I ask the ichthyologist on the team Luiz Rocha, why he wants to know what the lions are eating. “We need to know the species of fish,” he tells me. The prey fish the invaders are going after will need some protection. Know what fish they are eating will also give them information about where they are feeding.

These science divers are also taking DNA samples of the fish back to the lab in California. Lionfish most likely arrived in the Caribbean after being released by private aquarium owners. DNA testing will show where the fish actually come from.

I’ve seen lionfish on the menus of Cayman’s finest eaters, and some chefs are joining in

Cobalt Coast Diver Lodge, Green Globe Certified

Cobalt Coast Diver Lodge, Green Globe Certified

the culling efforts, providing a market for what is said to be a fine light, white fish. But I’ve never tried it.

“We’re giving the fish to the lodge and they’re going to serve it tonight,” Elliott tells me. Indeed, lionfish turns out to be the catch of the day at dinner at the Cobalt Coast. I’ve never tried it before, but I’m willing to take a chance.

I order lionfish ceviche and it is spectacular; the perfect balance of texture and flavor.IMG_3866

In case you find some fresh lionfish on your travels, here is a cookbook created especially to turn lionfish into a culinary delicacy. Creating a demand for it may encourage more large-scale extraction of the fish, the strategy most likely to be effective at removing the unwelcome invader from the waters of the Caribbean. So eat up!

 

Sunset Cruisin with Red Sail in Grand Cayman

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We headed out for a sunset cruise of the North Sound, our consolation for missing the popular Stingray City. It was too windy that afternoon and the choppy waters prevented us from communing with the impressively, large winged rays. But our more intimate sail with the crew and only a few guests of Red Sail was much more than only compensation. AfterDSC_0464 all, my husband Guy took the helm and sailed our sleek, nearly empty catamaran.

I forget how it all started; probably the last hints of Guy’s British accent. I don’t hear it anymore, he’s been in the states for so long. But Ben, our captain, heard it. He was born in France and raised in England so he caught a whiff, and they were off. I heard some of the chat carried on the wind, old stories of school, and the many previous lives of people who couldn’t stay in one place.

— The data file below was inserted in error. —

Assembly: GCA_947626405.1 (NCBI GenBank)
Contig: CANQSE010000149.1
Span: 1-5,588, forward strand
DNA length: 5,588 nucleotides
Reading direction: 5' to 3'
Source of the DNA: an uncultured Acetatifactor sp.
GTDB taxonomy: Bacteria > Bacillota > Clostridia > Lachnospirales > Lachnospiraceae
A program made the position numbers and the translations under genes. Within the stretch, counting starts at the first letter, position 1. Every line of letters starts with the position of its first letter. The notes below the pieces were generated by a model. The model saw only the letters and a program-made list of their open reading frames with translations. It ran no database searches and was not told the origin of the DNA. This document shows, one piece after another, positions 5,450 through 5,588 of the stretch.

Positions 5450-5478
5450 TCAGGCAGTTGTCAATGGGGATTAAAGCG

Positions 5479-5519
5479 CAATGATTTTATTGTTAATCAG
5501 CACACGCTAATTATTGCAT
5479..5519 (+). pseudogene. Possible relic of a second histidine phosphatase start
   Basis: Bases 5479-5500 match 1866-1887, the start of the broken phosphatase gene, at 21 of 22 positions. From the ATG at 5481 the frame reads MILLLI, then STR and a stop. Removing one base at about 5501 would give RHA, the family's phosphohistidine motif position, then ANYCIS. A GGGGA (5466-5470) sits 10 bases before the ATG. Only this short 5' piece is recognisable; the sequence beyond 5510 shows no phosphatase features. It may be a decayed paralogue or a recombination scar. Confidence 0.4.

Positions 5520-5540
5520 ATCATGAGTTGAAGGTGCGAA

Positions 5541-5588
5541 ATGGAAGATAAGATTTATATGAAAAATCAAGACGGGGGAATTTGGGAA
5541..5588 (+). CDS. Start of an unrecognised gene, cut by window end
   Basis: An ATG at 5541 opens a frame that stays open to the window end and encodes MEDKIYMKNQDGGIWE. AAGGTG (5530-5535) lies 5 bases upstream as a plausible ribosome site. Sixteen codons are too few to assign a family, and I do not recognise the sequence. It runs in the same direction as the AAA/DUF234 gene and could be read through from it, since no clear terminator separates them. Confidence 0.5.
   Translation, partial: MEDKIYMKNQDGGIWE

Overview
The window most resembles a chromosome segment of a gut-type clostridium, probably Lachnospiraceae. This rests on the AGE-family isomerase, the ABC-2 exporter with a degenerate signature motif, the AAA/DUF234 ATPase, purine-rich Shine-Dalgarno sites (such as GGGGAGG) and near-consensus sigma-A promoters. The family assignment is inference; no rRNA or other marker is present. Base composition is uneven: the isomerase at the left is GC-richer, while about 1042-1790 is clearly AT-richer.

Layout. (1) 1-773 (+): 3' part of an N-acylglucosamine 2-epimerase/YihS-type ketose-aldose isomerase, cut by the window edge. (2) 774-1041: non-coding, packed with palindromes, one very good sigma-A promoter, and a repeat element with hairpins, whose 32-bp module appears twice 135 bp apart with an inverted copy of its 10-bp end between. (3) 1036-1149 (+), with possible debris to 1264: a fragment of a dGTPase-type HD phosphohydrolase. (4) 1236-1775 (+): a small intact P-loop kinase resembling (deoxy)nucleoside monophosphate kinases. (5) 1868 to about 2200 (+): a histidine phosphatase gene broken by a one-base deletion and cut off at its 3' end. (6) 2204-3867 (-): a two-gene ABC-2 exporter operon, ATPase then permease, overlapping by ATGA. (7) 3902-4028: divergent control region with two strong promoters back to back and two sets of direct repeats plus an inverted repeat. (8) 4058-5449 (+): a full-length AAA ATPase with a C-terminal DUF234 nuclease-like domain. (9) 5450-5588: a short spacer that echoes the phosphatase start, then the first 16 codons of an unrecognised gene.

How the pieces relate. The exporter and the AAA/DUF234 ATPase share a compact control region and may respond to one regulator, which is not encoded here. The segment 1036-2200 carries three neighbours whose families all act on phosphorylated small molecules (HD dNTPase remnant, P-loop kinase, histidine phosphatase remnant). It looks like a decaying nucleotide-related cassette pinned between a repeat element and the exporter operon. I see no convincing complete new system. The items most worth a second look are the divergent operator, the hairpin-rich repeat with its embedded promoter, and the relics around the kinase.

DSC_0466Ben had worked for the British postal service, but couldn’t look out a window all day. Guy, once a motorcycle messenger in London, now a field biologist, needs to dig around in the dirt and uncover the bones of large extinct mammals.

DSC_0463I was having my own fun talking to Jeff, who seemed to know everything about this island, and was very good at mixing the rum punch even in rough seas! Ben and Jeff are characters straight out of central casting; outgoing adventurers with big spirits, who of course have not escaped the attention of other writers.

DSC_0494We angled back into the dock loaded with more than just big fish stories as the moon moved our our sails.

I’d heard from Jeff that he DJs at one of clubs on 7 Mile Beach, and I can’t wait to hear him spin some Beach House!

Turtle Whispering at the Cayman Island Turtle Farm

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I didn’t know turtles could be so much fun before we visited the Cayman Island Turtle Farm. They are large, enchanting creatures that live up to 150 years and can grow up to 600 pounds. They put all that weight on with a diet of sea grasses. At the Turtle Farm they eat three times a day; they crowd together and spout water through their noses when they do.  You’re allowed to handle yearlings at the Touch Tanks. That was the real treat.

 

Benny, our guide, showed us how to hold a young turtle by the shell with both hands and DSC_0987rub under its neck with your fingers at the same time. My once wriggling little ball of flapping fins was transformed into a docile, contented little tyke. I felt like a turtle whisperer.

 

It’s also fascinating to see them in the many “ponds,” where young turtles in different stages of development hang out together.

 

When sighting Little Cayman and Cayman Brac in 1503, Columbus was struck by the DSC_0980abundance of green sea turtles in the surrounding waters, and so the Cayman Islands were first called Las Tortugas (The Turtles). In 2004 the green sea turtle was listed as an endangered species, and the turtle farm is a major conservation effort and the only one of its kind in the Caribbean.

 

We also met Sparky, the grande dame of the farm; a 65-year old female who laid 25,684 eggs during her long reproductive years, and now hangs out in a tank with the little ones in her retirement. (I wonder what she’s telling them?!)

 

Over 31,000 turtle have been successfully released into the wild from here. The educational center explains the history and development of the farm’s hatchery and release programs. Another mascot is the famous Sir Thomas Turtleton, who was released (with a tracking devise) after 30 years at the farm and made it all the way down to Honduras.

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Over the years this unique park has added meandering garden trails and multiple exhibits about Cayman heritage, wildlife and island ecosystems. You can swim in Breaker’s Lagoon and hide under its cascading falls; snorkel in the salt-water Boatswain’s Lagoon, which meanders though the property and contains a rich sampling of coastal sea life. Get a thrill in front of the viewing panels that reveal Predator Reef where you’ll see barracudas, tarpons, and grey sharks that glide ominously on the prowl.